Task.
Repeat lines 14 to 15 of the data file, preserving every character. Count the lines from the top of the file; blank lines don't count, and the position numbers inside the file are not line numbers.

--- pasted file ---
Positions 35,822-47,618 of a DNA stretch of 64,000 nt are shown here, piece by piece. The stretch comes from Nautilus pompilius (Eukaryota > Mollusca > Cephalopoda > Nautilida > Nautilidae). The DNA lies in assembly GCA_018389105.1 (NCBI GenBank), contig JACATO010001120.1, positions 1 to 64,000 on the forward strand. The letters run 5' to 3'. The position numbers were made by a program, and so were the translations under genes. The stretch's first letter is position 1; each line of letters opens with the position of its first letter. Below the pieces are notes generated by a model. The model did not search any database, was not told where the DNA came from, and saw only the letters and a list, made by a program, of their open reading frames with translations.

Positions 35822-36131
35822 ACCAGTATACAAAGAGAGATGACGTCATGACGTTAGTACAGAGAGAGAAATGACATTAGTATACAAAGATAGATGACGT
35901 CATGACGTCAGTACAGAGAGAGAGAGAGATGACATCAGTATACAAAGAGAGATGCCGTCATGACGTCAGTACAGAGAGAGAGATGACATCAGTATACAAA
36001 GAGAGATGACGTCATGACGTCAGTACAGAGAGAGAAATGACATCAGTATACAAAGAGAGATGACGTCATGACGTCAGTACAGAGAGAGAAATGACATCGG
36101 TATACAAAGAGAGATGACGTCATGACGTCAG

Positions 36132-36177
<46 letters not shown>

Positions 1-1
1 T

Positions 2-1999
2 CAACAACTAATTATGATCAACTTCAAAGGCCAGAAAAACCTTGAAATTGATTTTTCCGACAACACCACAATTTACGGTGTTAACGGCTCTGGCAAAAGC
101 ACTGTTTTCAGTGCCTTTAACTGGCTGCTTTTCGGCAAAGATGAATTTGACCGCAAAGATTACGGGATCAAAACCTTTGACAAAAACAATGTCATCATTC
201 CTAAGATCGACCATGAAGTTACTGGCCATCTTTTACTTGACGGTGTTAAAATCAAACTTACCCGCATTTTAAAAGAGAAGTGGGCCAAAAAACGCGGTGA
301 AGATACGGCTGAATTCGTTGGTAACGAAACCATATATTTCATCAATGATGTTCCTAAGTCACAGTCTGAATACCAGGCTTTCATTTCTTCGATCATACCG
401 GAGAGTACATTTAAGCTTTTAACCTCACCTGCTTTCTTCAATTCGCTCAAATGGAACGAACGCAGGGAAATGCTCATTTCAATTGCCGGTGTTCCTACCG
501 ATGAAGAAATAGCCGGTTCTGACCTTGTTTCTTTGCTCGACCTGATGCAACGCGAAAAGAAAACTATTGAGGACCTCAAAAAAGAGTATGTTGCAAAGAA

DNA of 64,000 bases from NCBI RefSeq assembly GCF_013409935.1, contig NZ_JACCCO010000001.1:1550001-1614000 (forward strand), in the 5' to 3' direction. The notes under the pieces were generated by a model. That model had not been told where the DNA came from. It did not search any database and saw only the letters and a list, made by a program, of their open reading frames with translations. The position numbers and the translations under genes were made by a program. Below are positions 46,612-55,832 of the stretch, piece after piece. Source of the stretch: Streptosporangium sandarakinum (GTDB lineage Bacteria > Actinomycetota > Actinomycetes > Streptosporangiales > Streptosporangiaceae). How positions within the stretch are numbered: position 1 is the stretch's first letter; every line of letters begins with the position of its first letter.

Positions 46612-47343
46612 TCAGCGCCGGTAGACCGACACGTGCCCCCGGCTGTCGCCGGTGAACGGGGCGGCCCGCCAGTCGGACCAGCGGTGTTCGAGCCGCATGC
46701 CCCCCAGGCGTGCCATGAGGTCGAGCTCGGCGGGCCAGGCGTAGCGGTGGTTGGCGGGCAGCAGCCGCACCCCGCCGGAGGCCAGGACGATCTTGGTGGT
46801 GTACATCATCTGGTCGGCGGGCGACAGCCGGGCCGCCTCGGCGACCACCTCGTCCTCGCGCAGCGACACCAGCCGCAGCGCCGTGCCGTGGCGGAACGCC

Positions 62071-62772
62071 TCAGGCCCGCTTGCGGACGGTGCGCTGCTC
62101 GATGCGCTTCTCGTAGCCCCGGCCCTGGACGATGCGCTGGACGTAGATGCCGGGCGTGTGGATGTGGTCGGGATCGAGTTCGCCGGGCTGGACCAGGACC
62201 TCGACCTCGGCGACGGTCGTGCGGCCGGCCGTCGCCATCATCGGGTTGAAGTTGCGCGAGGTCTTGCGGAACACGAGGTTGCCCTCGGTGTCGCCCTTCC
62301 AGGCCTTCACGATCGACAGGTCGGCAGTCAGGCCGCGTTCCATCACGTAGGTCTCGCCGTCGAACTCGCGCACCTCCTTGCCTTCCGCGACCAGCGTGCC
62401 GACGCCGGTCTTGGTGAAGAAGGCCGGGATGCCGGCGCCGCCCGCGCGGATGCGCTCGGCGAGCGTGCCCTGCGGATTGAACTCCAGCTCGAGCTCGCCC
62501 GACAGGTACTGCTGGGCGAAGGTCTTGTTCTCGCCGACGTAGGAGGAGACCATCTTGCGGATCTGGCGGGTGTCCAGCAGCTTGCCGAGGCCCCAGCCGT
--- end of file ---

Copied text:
201 CTAAGATCGACCATGAAGTTACTGGCCATCTTTTACTTGACGGTGTTAAAATCAAACTTACCCGCATTTTAAAAGAGAAGTGGGCCAAAAAACGCGGTGA
301 AGATACGGCTGAATTCGTTGGTAACGAAACCATATATTTCATCAATGATGTTCCTAAGTCACAGTCTGAATACCAGGCTTTCATTTCTTCGATCATACCG